All kind of things were going on. Frank Sinatra made his singing debut, Finland surrendered to the invading Soviets and Benito Mussolini joined his buddy Adolph Hitler in going to war against Britain and France. It was a lively year, 1940, and the U.S. census folks counted more than 131 million Americans. That included nearly 13 million African Americans.
In 1940 I heard a talk by a middle-aged Georgia teacher who smiled a lot when she talked about growing up in the heart of the old Confederacy. She was born about 30 years after Sherman’s Union Army burned Atlanta, which 1940 moviegoers were watching in blazing Technicolor. “Gone with the Wind” swept the Academy Awards.
This lady, who began absorbing racism with her first breath, and didn’t seem to know it, was an up-front volunteer when the needy of any race needed anything. In her talk she described a visit to Tuskegee with a group of white teachers, invited to lunch at the famous black school in Alabama. The white guests were seated, she said, while the black hosts remained standing. “They knew their place,” she said.
Of course they knew their place, but it took decades for many Americans to recognize that dismal place. Union soldiers by the thousands had given everything they had to destroy slavery; their victory was diluted by racial segregation, a dissimulation invented by the defeated. Many remember the signs marking “white” and “colored” drinking fountains and rest rooms, laws requiring separate seating in buses and, the greatest scandal of all, in churches. Blacks did not often make it into newspaper stories, except an occasional piece by a police reporter. A major newspaper declined to identify any black woman as married; there were no Mrs. John Smiths—just Jane Smith—in stories about black citizens.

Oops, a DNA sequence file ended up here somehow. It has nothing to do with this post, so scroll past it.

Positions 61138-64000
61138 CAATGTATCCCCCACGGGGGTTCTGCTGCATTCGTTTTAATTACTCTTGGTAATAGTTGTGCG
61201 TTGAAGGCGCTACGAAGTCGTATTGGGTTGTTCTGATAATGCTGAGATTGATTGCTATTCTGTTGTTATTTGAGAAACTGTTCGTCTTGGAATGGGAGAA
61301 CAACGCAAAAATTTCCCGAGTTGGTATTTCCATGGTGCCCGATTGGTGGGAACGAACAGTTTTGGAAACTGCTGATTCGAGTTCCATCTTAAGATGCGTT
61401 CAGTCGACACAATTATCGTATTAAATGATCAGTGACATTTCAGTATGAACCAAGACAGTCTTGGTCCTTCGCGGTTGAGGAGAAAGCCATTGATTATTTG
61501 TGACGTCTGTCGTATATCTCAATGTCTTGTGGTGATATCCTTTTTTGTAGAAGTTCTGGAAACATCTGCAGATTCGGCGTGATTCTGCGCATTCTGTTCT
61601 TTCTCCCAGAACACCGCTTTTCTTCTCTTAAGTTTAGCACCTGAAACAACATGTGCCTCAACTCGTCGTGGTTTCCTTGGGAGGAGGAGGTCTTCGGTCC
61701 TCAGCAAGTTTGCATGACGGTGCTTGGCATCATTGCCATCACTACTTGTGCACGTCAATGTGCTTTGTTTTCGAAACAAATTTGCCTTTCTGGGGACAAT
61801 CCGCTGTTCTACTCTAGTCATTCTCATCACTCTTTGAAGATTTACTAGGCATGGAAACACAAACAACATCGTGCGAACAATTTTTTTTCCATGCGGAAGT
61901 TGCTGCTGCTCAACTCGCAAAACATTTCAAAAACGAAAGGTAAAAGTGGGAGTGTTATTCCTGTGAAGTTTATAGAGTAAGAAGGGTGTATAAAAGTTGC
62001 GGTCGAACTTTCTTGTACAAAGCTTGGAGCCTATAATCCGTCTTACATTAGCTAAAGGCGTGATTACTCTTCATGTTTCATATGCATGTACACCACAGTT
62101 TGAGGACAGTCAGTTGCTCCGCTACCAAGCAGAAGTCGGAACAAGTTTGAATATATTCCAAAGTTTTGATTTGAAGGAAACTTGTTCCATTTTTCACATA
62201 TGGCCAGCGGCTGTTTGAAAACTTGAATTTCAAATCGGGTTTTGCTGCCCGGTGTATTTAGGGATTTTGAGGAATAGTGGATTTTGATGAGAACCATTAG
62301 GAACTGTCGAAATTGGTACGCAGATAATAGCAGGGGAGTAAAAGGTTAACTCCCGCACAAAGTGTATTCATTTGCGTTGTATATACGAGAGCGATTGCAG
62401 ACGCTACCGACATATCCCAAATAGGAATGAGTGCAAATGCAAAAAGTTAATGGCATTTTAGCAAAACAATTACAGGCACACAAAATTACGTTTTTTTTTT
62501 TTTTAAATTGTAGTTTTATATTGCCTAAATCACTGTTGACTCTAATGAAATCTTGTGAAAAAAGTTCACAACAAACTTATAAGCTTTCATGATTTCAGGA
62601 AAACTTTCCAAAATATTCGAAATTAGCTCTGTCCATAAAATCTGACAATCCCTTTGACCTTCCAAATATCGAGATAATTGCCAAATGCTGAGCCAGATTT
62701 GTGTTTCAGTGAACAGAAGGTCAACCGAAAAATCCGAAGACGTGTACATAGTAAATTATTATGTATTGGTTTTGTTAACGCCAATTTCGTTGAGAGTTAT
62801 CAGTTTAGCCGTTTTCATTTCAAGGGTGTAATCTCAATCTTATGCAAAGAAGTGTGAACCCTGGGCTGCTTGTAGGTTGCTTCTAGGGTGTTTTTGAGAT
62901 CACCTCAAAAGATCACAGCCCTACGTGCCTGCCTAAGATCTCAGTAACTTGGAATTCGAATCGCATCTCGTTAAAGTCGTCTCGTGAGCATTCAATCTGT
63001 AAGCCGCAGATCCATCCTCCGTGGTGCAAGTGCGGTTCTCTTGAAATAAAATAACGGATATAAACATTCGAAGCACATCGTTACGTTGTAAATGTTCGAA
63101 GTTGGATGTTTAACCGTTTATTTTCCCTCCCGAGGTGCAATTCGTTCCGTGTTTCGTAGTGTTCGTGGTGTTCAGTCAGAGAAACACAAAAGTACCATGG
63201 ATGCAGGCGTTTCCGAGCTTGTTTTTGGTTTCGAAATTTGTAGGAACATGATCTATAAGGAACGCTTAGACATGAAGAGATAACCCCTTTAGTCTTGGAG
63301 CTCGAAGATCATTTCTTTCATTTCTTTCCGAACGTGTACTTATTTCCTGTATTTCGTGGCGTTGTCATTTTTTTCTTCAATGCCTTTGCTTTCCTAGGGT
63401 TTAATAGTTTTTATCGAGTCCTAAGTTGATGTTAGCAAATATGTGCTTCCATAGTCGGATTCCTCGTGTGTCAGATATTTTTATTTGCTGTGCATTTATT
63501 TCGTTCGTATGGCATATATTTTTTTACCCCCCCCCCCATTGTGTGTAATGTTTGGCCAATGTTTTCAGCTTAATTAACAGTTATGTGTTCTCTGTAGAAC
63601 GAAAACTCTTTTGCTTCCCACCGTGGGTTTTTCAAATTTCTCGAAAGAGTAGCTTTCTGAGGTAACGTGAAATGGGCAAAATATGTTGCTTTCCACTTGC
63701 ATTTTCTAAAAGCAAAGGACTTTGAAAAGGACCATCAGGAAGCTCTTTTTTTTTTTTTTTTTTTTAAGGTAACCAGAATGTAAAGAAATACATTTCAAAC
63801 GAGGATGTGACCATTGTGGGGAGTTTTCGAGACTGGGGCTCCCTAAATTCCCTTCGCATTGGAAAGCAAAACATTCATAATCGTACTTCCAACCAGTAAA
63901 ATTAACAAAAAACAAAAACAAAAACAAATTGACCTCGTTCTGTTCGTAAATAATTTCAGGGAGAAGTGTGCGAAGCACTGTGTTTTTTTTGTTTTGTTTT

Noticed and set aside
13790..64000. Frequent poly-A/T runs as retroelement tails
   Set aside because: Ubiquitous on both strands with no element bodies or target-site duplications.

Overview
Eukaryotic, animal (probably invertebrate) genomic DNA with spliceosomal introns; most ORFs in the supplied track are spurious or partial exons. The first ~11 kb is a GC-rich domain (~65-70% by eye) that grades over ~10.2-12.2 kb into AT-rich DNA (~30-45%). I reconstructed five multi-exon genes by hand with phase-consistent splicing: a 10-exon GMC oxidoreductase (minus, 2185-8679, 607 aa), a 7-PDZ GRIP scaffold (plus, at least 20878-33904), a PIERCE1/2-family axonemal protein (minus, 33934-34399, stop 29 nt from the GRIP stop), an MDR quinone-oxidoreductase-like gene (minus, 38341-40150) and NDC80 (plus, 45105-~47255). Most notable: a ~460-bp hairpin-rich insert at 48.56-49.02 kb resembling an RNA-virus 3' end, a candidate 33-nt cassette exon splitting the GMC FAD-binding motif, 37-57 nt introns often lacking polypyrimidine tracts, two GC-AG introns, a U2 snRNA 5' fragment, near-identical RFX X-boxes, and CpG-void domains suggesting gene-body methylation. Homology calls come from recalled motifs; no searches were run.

I admit a certain bias. I’m a life member of NAACP. I’m also a life member of the USA. I believe in what they both stand for, but I do not agree with everything either one does. It is easy to be a card-carrying automaton, allowing the outfit to make all the decisions, and lots of people carry those cards. Judgments are swift and impersonal.
I make another admission. I’m writing this while hosting gout in one entire foot. Occasional gout visits are part of the mystery of multiple system atrophy (MSA). Just because the writer is barefoot he is not Gandhi. Gandhi spun with a wheel. This writer just spins.
Now consider the case of Rachel Dolezal in Spokane, Washington, a nifty city in one of the most beautiful parts of the country, home to Gonzaga University and a lot more. Maybe you, too, were lucky enough to be there for Expo ’74. Rachel was president of the NAACP chapter. Her long-time claim to be African American was challenged by her parents, then by others who did not know her and had never seen her. Here was an opportunity to extend an arm of comfort to a troubled person, of trying to understand a woman’s need and confusion. But critics scolded her, sent her back to where she came from.
We Christians do that in our churches. We commonly pray for the Eternal to forgive us in precisely the way we forgive others, a state of mind and heart demonstrated so powerfully by African American Christians following the church massacre in Charleston, South Carolina. But we do not always respond in the way of Jesus and his Charleston disciples.